This, though an unnoticed, is perhaps the greatest result to be expected from such a coalition. There exists in England visibly and at all times a great mass of conservative or, to express it more perfectly, of contented feeling, which ought to be, and usually has been, fully expressed in Parliament. Owing partly to the unfortunate blunder which induced the Conser- vative party to stake its existence upon an unsound fiscal policy, with which its principles had no more to do than with the fashion of dress or an improved system of gardening, and partly to the advance of opinion, this feeling has been thrown out of rapport with those who profess to express it in Par- liament. Commercial conservatism, professional conserva- tism, labouring conservatism are scarcely expressed at all, and the Tories, resuming the old name—a fact of curious signifi- cance—have degenerated into a mere party of squires. They can compel legislation against a cattle plague, but on any non- agricultural subject are in a hopeless minority. The truth is, that from the Protectionist taint they have so long pre- served and the excessive incapacity of some of their leaders, city conservatism is ashamed to act with them, and they have driven the average members who want to improve things, but . not to make great changes, and who see no incompatibility between wise finance and belief in agriculture, social reform. and variety of grades, religious liberty and a Church establish- ment, into the Liberal ranks. Lord Stanley himself, but for the circumstances of his birth and some peculiarities of tem- perament, would long since have been driven away, and the party threatens every day to sink into a position in which the functions of Her Majesty's Opposition could no longer be per- formed. A few more such elections as the last, and it would practically be, as in its present form it ought to be, extinct. If it is to survive, it must be remodelled, and the governing idea of renovation must be to make it express, not agricul- tural, or reactionai-y, or even stationary ideas, but the thought of that great mass of Englishmen, proprietors, traders, and even workmen, which, though hostile to every felt abuse, is constitutionally indisposed to change, by habit; distrustful of mere ideas, and by position inclined to believe that most visible evils are not organic, but only superfluous, to be removed by pruning instead of eradication. A party which followed Lord Stanley would be sure to drift into that position, to consider the Constitution as almost the only fixed datum, to remove abuses, yet to be reluctant to make experiments, and therefore to receive the cordial sup- port of all Conservatives, whether urban or agriculturaL It would be again en rapport with the age, just as the Peelites. were while Peel was alive, and might be as strong as they were, to the immense advantage not only of Conservatism, which is getting weak, but of Liberalism, which is getting, ineffective by reason of the completeness of its victory, and. therefore to the great advantage of the country. For such a. policy men could be found in plenty, and though they would. in the end be beaten, they would succeed in compelling Liberals to close their ranks, think out their policy, and propose reforms large enough and sound enough to enlist the. hearty support of the people.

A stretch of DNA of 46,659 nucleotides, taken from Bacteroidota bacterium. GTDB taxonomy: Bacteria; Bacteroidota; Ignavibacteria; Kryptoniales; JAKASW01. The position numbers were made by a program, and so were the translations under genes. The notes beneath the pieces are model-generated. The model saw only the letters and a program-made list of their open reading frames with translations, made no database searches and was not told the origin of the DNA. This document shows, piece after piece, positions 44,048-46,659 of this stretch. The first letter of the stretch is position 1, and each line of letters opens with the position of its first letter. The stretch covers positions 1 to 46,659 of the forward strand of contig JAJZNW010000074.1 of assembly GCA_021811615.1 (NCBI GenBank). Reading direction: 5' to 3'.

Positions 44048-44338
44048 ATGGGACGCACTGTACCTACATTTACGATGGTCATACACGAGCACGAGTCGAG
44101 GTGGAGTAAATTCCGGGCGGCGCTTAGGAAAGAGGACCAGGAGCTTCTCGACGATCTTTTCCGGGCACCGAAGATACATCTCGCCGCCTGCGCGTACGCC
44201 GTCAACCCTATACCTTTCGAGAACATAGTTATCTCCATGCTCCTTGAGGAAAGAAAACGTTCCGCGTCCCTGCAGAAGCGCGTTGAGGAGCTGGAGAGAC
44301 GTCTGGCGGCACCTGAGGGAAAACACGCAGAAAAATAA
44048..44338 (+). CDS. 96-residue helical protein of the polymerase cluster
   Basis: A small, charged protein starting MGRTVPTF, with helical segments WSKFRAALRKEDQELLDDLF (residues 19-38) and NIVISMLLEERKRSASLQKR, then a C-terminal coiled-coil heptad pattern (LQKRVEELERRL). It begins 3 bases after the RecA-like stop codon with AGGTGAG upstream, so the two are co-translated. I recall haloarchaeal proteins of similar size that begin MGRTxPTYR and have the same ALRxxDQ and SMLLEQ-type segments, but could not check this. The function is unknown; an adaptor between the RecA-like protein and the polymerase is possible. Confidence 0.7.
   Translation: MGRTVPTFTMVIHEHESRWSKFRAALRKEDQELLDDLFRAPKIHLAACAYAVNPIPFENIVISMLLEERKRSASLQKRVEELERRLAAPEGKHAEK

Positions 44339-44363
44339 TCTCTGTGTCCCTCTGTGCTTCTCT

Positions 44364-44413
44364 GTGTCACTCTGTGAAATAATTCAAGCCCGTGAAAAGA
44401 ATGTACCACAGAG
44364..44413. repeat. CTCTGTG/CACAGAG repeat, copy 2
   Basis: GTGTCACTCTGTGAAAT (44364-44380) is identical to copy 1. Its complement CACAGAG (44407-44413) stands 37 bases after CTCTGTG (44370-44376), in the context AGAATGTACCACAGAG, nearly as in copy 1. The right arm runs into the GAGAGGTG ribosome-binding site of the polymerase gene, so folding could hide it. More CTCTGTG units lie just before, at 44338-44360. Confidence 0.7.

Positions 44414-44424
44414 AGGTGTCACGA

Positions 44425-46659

No such coalition could be or ought to be led from the Liberal side, and we trust the experiment will not be seriously tried. The need of the country is to reinvigorate the Tory party, not to enfeeble the Liberal one, to have both kinds of opinion expressed well and fully, not to have only one ex- pressed very badly indeed. A Conservative Ministry depen- dent for support on Whigs is a Ministry in cautious motion ; a Whig Ministry dependent on Tories is sure to be nearly immovable. A renewal of Lord Palmerston's reign would be an intolerable evil, one which would in the end provoke Mr. Gladstone and the country into a line of action far more hostile to true Conservatism than anything yet attempted- Such a Ministry would be compelled to lay all projects of Reform aside, and so live perpetually at the mercy of those who are pledged chin deep to Reform, would see the Radical party grow daily stronger, and would fail en- tirely to utilize the most detestable faction within the House, the men who at heart hate Lord Stanley because he is sen- sible as much as Mr. Gladstone because he cares for the people, who subscribed for the South and justified Mr. Eyre, who would keep Dissenters out of the Universities not because of their religious ideas, but because of their social position, who hold in theirhearts that God created the world for "gentlemen,' and who consequently turn the House every night into a bear garden by an attempt to supply their deficiencies in wisdom by their proficiency in insult and clamour. Lord Stanley could utilize them, for they could not at all events vote against him, and Lord Clarendon, or any other great Whig, could not, except by concessions which would make the coalition worse because weaker than a Government composed exclusively of the old set. It is a Conservative-Whig, not a Whig-Conserva- the coalition which is required, if we must have one at all, one which will fight Liberals, not one which will paralyze their activity, and to such an administration we may, we think, temporarily come. Of course there will be the usual delays and efforts to avoid any change so greatly affecting promo- tions, and appeals to Lord Derby and jealousies of Lord Stan- ley, but if the division is such that Mr. Gladstone cannot or will not remain in power, a coalition of which Lord Stanley would be the leading spirit will, we think, be very nearly inevitable. It, or anything else, Tory Government included, would be more acceptable to the country than a renewal of the late interregnum. Coalitions are never popular, and this one could not last, but it would afford time to the Liberals to rearrange their ranks, harden their resolves, and select, finally, the men who are to lead them, while it would secure in the end what we as Liberals believe to be a great object, the thorough remodelling of the now dying Tory Party.